Opin vísindi

The world’s earliest Aral-Sea type disaster: the decline of the Loulan Kingdom in the Tarim Basin

Show simple item record

dc.contributor Háskóli Íslands
dc.contributor University of Iceland
dc.contributor.author Mischke, Steffen
dc.contributor.author Liu, Chenglin
dc.contributor.author Zhang, Jiafu
dc.contributor.author Zhang, Chengjun
dc.contributor.author Zhang, Hua
dc.contributor.author Jiao, Pengcheng
dc.contributor.author Plessen, Birgit
dc.date.accessioned 2017-06-01T10:33:30Z
dc.date.available 2017-06-01T10:33:30Z
dc.date.issued 2017-02-27
dc.identifier.citation Mischke, S. et al. The world’s earliest Aral-Sea type disaster: the decline of the Loulan Kingdom in the Tarim Basin. Sci. Rep. 7, 43102; doi: 10.1038/srep43102 (2017).
dc.identifier.issn 2045-2322
dc.identifier.uri https://hdl.handle.net/20.500.11815/285
dc.description The presented data are accessible in the PANGAEA database, https://doi.pangaea.de/10.1594/PANGAEA.871173.
dc.description.abstract Remnants of cities and farmlands in China’s hyperarid Tarim Basin indicate that environmental conditions were significantly wetter two millennia ago in a region which is barren desert today. Historical documents and age data of organic remains show that the Loulan Kingdom flourished during the Han Dynasty (206 BCE–220 CE) but was abandoned between its end and 645 CE. Previous archaeological, geomorphological and geological studies suggest that deteriorating climate conditions led to the abandonment of the ancient desert cities. Based on analyses of lake sediments from Lop Nur in the eastern Tarim Basin and a review of published records, we show that the Loulan Kingdom decline resulted from a man-made environmental disaster comparable to the recent Aral Sea crisis rather than from changing climate. Lop Nur and other lakes within the Han Dynasty realm experienced rapidly declining water levels or even desiccation whilst lakes in adjacent regions recorded rising levels and relatively wet conditions during the time of the Loulan Kingdom decline. Water withdrawal for irrigation farming in the middle reaches of rivers likely caused water shortage downstream and eventually the widespread deterioration of desert oases a long time before man initiated the Aral Sea disaster in the 1960s.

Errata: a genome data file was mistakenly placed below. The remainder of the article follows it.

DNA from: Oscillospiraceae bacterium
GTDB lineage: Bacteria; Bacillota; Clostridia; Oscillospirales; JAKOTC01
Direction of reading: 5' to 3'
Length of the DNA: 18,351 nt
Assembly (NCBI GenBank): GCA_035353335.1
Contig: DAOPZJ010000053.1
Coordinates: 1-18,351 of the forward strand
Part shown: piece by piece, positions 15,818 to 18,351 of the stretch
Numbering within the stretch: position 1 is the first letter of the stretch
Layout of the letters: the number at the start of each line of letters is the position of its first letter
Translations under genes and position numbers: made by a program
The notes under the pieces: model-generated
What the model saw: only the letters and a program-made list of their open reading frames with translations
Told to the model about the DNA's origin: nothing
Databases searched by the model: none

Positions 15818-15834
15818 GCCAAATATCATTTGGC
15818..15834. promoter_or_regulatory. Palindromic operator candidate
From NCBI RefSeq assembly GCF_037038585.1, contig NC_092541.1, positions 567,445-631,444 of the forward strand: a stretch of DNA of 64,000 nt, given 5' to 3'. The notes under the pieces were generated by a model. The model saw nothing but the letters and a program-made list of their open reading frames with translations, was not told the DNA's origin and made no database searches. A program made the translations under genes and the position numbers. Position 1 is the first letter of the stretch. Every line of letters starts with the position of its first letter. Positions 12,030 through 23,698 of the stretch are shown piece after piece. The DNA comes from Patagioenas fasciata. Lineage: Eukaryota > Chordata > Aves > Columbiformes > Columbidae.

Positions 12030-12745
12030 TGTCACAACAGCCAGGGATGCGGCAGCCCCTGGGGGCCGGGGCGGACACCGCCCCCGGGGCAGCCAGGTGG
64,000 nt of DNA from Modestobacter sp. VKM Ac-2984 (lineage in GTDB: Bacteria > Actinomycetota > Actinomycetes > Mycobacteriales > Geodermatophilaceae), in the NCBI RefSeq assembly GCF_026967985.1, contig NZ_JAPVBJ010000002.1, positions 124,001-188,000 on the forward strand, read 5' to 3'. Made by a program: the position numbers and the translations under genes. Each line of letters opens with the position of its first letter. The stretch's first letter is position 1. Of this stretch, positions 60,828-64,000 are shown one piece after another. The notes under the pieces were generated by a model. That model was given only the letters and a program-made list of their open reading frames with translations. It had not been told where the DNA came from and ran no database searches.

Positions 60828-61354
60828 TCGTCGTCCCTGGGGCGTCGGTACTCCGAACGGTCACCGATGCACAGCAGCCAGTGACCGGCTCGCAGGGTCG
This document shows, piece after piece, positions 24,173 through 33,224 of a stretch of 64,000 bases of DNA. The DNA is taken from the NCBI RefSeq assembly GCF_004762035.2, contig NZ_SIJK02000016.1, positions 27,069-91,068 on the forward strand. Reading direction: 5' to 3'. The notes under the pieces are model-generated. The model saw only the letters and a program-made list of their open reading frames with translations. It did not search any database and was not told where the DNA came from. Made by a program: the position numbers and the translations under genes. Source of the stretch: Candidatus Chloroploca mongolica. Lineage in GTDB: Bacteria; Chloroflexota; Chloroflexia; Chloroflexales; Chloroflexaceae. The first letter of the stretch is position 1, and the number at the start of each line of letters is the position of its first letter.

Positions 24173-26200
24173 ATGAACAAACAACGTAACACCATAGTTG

dc.description.sponsorship Funding was provided by China’s NSF projects (40830420, 41471003), the State key project (2003BA612A-06–15) of the Ministry of Science and Technology of China and the German Research Foundation (DFG grant Mi 730/16-1). We thank two anonymous reviewers who provided very constructive comments on an earlier version of this paper.
dc.format.extent 43102
dc.language.iso en
dc.publisher Springer Nature
dc.relation.ispartofseries Scientific Reports;7
dc.rights info:eu-repo/semantics/openAccess
dc.subject Environmental impact
dc.subject Limnology
dc.subject Palaeoclimate
dc.subject Umhverfisáhrif
dc.subject Vatnafræði
dc.subject Jarðsaga
dc.title The world’s earliest Aral-Sea type disaster: the decline of the Loulan Kingdom in the Tarim Basin
dc.type info:eu-repo/semantics/article
dcterms.license This work is licensed under a Creative Commons Attribution 4.0 International License. The images or other third party material in this article are included in the article’s Creative Commons license, unless indicated otherwise in the credit line; if the material is not included under the Creative Commons license, users will need to obtain permission from the license holder to reproduce the material. To view a copy of this license, visit http://creativecommons.org/licenses/by/4.0/
dc.description.version Peer Reviewed
dc.identifier.journal Scientific Reports
dc.identifier.doi 10.1038/srep43102
dc.relation.url https://www.nature.com/articles/srep43102
dc.contributor.department Jarðvísindadeild (HÍ)
dc.contributor.department Faculty of Earth Sciences (UI)
dc.contributor.school Verkfræði- og náttúruvísindasvið (HÍ)
dc.contributor.school School of Engineering and Natural Sciences (UI)

Files in this item

This item appears in the following Collection(s)

Show simple item record